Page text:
Holidays and martyred heroes don't mean much to Virginia Shibonis.

Who was Martin Luther King?"He was one of your presidents, I believe," she said.

What do you know about Human Rights Day?

"My children don't have to go to school."

But she understands to the core of her soul about the human right to freedom, dignity and self-government.

Born in Lithuania, Virginia spent five days in a Soviet prison after marching for human rights on Lithuanian Independence Day in 1988.

A few months later, she and her husband were thrown out of Russia because the KGB found the couple's persistent push for human rights an irritation it could do without.

"They gave us a visa and told us to leave. I did not want to leave at all," Virginia said.

Russian officials wanted to ship the Shibonis and their two small children to Israel along with other Jewish immigrants. But the Shibonis are not Jewish and they refused to sign papers saying they were.

So the KGB tossed them out to find their own place in the world. The couple took their two small daughters to France first.

"But we decided we could never become French. We would always be Lithuanians and foreigners to them," she said. "But in the United States, you can be whoever you want to be and still be American."

So they came to America: Virginia, her husband, Mindaugas; Milda, then 5, and Jamuna, 1. And Virginia's passion for human rights; that came, too.

Virginia took out enough time to settle her family into life in Salt Lake City before she took up her passion again and became a VISTA volunteer.

"That mean's `volunteer in support of America,' " she said.

For Virginia it means working every day at the New Hope Multi-Cultural Center. "I work with refugees and try to help everybody," she explained in her deliberate English.

She also works with the Wasatch Fish and Garden project directed by Utahns Against Hunger. The project helps refugees and low-income families buy carp for 15 cents a pound and rent a garden plot for $10 a year, she said.

"For refugees who don't speak English, a garden keeps them busy, which really helps them. Plus they can grow all kinds of vegetables from home that they might not be able to buy here."

When she has done all she can for the rights and dignity of the refugees around her, she prays - and sometimes weeps - for the people of Lithuania.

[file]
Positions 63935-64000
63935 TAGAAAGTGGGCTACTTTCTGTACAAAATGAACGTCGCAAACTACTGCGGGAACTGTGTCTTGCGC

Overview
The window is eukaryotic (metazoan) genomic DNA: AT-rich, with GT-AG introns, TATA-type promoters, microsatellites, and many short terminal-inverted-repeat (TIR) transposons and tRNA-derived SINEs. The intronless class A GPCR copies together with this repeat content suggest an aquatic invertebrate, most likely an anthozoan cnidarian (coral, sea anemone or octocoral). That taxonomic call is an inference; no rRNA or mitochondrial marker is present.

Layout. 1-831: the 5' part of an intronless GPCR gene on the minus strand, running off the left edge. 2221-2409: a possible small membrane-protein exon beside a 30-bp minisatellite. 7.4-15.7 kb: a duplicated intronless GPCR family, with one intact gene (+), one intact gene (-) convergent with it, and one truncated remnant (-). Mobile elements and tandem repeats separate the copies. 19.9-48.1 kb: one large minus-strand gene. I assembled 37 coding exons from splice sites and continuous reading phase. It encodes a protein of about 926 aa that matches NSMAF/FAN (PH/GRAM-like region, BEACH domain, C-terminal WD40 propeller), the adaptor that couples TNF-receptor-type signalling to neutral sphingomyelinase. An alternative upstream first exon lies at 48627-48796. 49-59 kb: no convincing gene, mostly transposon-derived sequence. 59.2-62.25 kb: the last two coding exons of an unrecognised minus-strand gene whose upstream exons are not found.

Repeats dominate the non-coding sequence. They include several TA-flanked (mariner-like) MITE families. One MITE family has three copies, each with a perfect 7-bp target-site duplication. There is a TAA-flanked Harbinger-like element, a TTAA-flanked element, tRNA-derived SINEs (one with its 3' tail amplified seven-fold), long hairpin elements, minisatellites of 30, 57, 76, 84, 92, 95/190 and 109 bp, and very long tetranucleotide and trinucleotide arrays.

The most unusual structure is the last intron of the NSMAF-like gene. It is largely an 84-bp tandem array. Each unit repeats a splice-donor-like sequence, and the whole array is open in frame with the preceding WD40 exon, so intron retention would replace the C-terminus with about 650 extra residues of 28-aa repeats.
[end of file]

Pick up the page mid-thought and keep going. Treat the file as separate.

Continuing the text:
When Virginia left Lithuania, her people were repressed and miserable; but for the most part, they were safe. That is no longer true. A recent demonstration there, similar to the one Virginia participated in, left 14 people dead, 144 injured and 68 missing, she said.

Virginia's father-in-law, Jonas, moved in with the Shibonis a year ago, shortly before Lithuania declared its independence. Virginia's mother-in-law planned to come along a few months later. But then Lithuania declared independence, Gorbachev cracked down, and now the Shibonis can't get her out of the country.

Virginia learned a few days ago that her mother-in-law was not injured in the demonstration. "But I don't know about anybody else I knew," she said. "We knew lots of people active in the Lithuanian Independence League. I don't know even today if they are OK or not."

Her little country's battle for self-government in the Soviet Union won't be much different than the blacks' long battle for civil rights in America: tortuously slow and ultimately dependent on the oppressor's change of heart.

"How can they fight? They don't have guns. They don't have anything but their unity. They can talk and pray. But that's all they can do right now," she said.

Virginia never heard King's famous speech, but she, too, has a dream. She wants to see Lithuania free in her life time.

She never heard his famed refrain: "Free at last. Free at last. Thank God Almighty, free at last." But she longs for such a proclamation for her own people.

Virginia Shibonis doesn't know who Martin Luther King is. Yet, in their struggles, they are kin.